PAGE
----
The anti-climax to rival all anti-climaxes occurred late on Friday, December 18th 2009. One of the great opportunities for the world to come together and address the urgent problems brought about by man-made climate change, and to take decisive steps towards mitigating it was squandered in dramatic fashion which ended in Barack Obama announcing a draft agreement (that hardly anyone had seen, much less agreed to). I stood, dumbstruck, alongside hundreds of others who represented the many NGOs1 who congregated in the “Øksnehallen” while the most powerful man in the world deflated our hopes for a meaningful climate accord.
I arrived late on the stage. The conference had already been going for one and a half weeks when I arrived disheveled and jet-lagged late on Wednesday evening. My flight from Salt Lake City to Calgary had been relatively uneventful save for the spectacular flyover of the Grand Canyon. My flight from Calgary to Copenhagen, however was anything but. It seemed doomed from the very beginning when my taxi from the hotel to the airport managed to break down due to a flat battery. After an agonizing wait for a relief taxi to arrive, I rushed into the airport terminal to find a huge queue waiting to check in to my flight, which was to depart for London’s Heathrow airport in half and hour’s time. Luckily, the flight had been delayed by 3 hours due to a mechanical failure. I later learned that the mechanical failure was so bad that an entirely new aircraft had to be flown in from Toronto, hence the ridiculous delay.
When I arrived at the check-in desk I was informed of the rather distressing news that there were many more people booked on the flight than there were seats. I was given a “standby” ticket which I was to hold on to at the gate and wait for my name to be called from a list. Brilliant. So there I sat, nervously, while they called names out and boarded the plane. I had changed my ticket to Amsterdam to Copenhagen only the day before, and I was now beginning to regret that last-minute decision. Just as the lounge was emptying and it looked like they had just about boarded the plane completely, they called my name out. I was thrilled. I eagerly marched onto the plane and listened – no more names were being called. I had miraculously made it onto the last available spot on the aircraft. It also happened that this last available spot was in the first class part of the cabin, which made my 9-hour transit to London just a little more bearable than it usually isn’t.
Obviously, arriving in London 3 hours late meant that I missed my connecting flight on to Copenhagen. Luckily, the lovely people at the Scandinavian Airlines transfer desk were able to fit me onto the next flight out and I ended up finally arriving in Copenhagen (or København to the locas) a bit past 10pm (I was originally meant to arrive at about 5pm).
Those who have followed my travels closely will note that my final decision to divert my flight to Copenhagen came very last minute (Monday, in fact) and I had not yet arranged accommodation. Just calling a hotel wasn’t going to work, because the largest, most significant conference on climate change EVER was taking place, and with over 100 heads of state arriving for it, all the hotels were booked out. So I did what came naturally to me, and I went to a bar to meet up with some friends. As it happened, I picked a very good bar, and an even better group of friends to bump into during my first hours in Copenhagen. Among those present were names such as Naomi Klein, and Andy Bichlbaum of the “Yes Men“. Among the crowd was a friend from Columbia, Laurel Whitney, who had recently began working with the Yes Men who was able to find me a couch to crash on for the next few days.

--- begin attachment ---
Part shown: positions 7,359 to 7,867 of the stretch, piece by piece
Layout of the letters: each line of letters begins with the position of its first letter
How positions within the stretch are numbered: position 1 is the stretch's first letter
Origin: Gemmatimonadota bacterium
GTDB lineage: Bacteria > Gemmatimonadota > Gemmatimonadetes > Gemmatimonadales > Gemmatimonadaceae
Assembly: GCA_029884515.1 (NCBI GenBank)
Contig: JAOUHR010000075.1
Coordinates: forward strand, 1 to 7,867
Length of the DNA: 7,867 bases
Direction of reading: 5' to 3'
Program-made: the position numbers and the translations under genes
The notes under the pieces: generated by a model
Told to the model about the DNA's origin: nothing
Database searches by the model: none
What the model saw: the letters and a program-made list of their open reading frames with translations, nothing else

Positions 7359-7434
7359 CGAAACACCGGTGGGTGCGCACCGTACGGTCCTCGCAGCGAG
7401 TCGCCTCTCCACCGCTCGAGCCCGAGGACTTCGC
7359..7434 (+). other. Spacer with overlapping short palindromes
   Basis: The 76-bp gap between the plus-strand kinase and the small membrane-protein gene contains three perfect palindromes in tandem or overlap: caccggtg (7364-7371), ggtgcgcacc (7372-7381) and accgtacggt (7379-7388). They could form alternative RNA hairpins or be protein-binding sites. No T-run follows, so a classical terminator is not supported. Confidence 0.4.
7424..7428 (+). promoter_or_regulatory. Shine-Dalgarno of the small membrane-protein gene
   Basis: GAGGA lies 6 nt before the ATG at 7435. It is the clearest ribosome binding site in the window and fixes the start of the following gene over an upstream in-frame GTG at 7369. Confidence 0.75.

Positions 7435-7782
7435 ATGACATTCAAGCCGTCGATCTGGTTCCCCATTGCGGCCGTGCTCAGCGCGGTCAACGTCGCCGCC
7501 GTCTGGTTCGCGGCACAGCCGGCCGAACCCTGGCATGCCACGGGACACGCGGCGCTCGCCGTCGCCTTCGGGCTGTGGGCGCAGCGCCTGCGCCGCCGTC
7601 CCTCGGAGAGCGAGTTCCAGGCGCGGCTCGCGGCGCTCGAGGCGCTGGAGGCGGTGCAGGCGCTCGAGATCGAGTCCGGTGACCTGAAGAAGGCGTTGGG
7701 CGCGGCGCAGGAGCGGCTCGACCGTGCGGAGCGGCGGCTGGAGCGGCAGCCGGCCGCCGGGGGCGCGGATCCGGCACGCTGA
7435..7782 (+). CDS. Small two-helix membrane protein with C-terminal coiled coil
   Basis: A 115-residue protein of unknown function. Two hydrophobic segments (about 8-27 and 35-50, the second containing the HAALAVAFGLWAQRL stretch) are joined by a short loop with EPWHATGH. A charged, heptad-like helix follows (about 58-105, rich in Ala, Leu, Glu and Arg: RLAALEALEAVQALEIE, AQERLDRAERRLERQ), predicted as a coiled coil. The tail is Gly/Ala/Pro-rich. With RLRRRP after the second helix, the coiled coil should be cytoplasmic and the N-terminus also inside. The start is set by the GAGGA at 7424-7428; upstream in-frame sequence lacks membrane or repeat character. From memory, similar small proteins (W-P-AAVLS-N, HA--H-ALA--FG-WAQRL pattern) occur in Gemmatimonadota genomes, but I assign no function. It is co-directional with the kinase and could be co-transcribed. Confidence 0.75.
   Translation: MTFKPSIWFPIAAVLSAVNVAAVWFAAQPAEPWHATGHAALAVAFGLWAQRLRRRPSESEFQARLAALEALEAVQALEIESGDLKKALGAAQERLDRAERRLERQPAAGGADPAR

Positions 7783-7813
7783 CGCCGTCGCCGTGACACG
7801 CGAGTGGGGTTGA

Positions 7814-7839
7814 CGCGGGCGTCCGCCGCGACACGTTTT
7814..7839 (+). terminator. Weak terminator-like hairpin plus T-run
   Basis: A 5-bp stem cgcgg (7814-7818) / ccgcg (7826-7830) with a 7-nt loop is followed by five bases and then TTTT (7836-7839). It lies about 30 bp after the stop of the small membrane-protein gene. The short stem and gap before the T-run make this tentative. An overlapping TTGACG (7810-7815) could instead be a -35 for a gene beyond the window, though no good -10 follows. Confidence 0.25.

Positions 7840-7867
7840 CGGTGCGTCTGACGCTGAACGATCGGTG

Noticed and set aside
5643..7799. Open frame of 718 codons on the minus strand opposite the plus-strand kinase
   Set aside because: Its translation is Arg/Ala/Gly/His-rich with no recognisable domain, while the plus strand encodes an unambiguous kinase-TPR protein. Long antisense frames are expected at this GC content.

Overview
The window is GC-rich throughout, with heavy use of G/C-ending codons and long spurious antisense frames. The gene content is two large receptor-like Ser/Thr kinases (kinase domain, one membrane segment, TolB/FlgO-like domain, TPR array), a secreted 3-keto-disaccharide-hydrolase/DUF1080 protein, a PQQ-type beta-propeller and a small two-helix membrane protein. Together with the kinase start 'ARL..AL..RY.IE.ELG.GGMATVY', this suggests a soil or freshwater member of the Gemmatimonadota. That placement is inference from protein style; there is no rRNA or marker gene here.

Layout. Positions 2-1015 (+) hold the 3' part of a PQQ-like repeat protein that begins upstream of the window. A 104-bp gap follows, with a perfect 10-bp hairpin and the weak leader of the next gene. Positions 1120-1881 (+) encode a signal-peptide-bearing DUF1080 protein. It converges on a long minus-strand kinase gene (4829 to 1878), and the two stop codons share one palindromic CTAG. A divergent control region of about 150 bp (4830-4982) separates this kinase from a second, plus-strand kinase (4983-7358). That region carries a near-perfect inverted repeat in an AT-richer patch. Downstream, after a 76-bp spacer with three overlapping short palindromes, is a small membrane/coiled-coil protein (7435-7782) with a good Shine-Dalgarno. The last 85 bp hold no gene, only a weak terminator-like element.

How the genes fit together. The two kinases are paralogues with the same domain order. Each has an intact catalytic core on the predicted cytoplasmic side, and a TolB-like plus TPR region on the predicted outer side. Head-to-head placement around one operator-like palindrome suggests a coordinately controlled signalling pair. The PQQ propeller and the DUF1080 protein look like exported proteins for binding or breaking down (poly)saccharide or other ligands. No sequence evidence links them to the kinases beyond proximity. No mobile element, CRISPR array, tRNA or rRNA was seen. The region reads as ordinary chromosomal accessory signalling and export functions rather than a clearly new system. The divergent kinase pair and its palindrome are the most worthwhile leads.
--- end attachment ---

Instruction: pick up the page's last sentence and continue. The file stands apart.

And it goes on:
Early the next day, I found my way into downtown Copenhagen and towards the very centrally-located Gallery Poulsen, which was to be the Headquarters of various art-activist groups during the COP15. In the basement of the art gallery, there was an impressive set up of a “fake” Bella Center. From a distance, the set looked like an incomplete furniture construction project, with logos scattered randomly around the place, and bubble wrap and mattresses taped to the walls. However, on closer inspection, particularly if you were to look through the viewfinder of one of the cameras mounted on a tripod, the space looked exactly like one of the many rooms from within the “real” Bella center from which “real” press conferences were being transmitted.
In fact, it was from this very headquarters that an elaborate prank on Canada was pulled. It is not well-known that Canada is some 36% over its agreed-on Kyoto protocol targets. Moreover, it has recently been trying to amend any agreements to set the measurement baseline to more recent times, obviously because then Canada wouldn’t have to reduce its carbon emissions as much. About five press releases and a few videos later, at least one Canadian minister “shit his pants” (I’m not joking, one of the Danish mainstream newspapers actually wrote that) and it made big news all over Canada. Read more on the story here.
Not wanting to have a perfectly awesome looking set go to waste, the crew decided in typical yes men fashion to use it for a bit more culture jamming. By the time I arrived, the conference had started refusing entry to many of the “civil society” organizations which were supposed to be there. Many NGOs suddenly found that their accreditations no longer got them into the building. Of course, when you have a conference venue that seats 15,000 and end up with over 45,000 registrations, these are the sorts of problems that you run into. So, “good COP15” was born so that people could give positive “wouldn’t it be nice if this really happened” messages from our own Bella Center, and they would then be broadcast on the web at the good-COP15 website.